The Pacific Converter processes hi-bulk in two different ways. If a heat-stretching attachment is added, part of the tow is passed through the heat-stretching attachment while the remainder is passed above it. The two parts of the tow are combined before entering the cutting zone, where it is cut into staple. The yarn at this stage is similar to other yarn, since the bulk has not been developed. Subjecting the staple tow to high temperature, usually in the dyeing process, causes the heat-stretched fibers to shrink; and as they are shortened, they force the rest of the fibers to buckle and so create the bulk. The yarn usually consists of 40% non-relaxed and 60% heat-relaxed fibers, but are other ratios might also be used.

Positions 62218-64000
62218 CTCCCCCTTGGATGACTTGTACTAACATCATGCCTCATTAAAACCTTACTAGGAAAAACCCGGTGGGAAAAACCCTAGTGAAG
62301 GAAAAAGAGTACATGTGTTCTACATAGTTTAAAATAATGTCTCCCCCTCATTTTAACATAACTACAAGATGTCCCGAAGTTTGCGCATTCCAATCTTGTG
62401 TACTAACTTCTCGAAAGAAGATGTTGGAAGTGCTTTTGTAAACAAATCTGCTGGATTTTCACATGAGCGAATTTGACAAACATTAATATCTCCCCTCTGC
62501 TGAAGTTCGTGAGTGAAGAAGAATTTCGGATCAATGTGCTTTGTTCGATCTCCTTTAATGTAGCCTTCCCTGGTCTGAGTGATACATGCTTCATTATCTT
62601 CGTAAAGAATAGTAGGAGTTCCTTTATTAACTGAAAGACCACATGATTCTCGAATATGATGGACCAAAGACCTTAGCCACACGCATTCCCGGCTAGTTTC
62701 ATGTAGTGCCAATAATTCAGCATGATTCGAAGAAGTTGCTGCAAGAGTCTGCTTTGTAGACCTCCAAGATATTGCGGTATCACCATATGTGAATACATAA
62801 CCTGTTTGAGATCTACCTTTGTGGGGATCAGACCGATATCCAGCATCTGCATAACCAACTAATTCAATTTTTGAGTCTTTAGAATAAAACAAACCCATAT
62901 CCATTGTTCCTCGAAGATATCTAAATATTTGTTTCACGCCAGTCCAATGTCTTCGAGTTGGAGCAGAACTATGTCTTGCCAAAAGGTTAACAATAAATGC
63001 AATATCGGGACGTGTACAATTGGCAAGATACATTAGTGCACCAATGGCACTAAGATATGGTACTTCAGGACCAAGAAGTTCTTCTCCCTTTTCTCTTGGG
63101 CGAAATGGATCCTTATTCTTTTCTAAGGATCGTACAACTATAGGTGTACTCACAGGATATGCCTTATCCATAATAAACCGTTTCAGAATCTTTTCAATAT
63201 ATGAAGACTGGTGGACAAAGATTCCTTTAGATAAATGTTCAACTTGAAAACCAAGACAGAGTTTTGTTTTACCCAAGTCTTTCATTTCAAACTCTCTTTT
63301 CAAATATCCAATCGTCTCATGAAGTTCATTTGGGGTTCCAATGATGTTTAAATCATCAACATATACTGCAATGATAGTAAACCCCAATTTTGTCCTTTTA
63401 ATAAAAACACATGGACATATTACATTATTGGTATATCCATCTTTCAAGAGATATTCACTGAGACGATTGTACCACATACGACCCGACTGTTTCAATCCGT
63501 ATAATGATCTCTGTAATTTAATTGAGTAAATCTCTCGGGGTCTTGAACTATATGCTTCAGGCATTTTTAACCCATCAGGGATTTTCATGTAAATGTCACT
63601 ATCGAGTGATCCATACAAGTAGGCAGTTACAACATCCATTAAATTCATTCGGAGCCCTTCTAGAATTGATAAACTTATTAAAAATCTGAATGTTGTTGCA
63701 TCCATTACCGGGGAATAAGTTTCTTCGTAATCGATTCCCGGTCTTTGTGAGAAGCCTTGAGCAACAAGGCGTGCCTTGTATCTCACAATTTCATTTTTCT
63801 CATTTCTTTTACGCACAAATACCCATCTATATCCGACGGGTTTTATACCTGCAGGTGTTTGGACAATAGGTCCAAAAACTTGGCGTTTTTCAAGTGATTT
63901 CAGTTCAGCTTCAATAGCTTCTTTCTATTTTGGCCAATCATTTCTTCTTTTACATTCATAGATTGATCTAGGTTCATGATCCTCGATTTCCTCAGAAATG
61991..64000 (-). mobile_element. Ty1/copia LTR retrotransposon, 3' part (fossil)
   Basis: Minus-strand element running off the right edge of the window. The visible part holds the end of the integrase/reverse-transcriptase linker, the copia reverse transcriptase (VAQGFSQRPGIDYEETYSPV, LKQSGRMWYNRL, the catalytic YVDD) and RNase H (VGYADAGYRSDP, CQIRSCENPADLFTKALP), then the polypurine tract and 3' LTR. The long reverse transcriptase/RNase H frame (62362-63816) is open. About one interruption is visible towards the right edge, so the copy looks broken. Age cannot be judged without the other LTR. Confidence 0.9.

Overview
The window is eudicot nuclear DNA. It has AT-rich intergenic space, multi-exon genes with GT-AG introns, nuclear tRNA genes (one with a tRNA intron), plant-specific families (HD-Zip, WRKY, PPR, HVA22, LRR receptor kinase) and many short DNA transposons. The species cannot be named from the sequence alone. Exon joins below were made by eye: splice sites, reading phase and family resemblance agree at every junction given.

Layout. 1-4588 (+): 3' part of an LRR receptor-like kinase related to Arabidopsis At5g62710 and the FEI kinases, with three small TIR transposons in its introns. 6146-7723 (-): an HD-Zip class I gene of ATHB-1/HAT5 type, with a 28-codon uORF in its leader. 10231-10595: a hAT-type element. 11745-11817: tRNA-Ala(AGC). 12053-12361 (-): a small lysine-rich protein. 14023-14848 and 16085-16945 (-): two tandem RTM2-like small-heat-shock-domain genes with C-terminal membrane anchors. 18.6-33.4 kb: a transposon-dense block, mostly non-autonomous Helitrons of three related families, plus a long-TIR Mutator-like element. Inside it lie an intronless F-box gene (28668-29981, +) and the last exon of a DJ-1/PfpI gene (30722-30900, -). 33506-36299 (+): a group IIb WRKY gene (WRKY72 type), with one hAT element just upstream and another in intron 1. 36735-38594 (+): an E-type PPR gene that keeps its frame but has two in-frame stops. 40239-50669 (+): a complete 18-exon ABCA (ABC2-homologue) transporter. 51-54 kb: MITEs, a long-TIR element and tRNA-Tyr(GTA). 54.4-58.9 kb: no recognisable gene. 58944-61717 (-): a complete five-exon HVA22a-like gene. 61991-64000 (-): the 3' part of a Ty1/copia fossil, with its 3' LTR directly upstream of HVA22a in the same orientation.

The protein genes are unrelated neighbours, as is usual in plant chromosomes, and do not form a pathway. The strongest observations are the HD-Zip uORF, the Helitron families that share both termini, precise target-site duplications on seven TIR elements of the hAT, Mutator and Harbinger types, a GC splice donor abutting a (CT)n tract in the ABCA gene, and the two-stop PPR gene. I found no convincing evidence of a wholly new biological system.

In the second method of producing hi-bulk yarns on a Pacific Converter, the tow is purchased as high-shrinkage types and blended before it enters the converter. The spun yarn is heat-treated to create the bulk.

Much hi-bulk yarn has gone into the knit apparel trade, especially sweaters. These are labelled as “Hi-Bulk Orlon” etc. Hi-bulk yarns are also used in woven apparel.

High-bulk yarn. Left: before steaming. Right: after steaming.
Courtesy reference[1].

[1] N. Hollen and J. Saddler, Textiles, 3rd Edition, MacMillan Company, London (1968).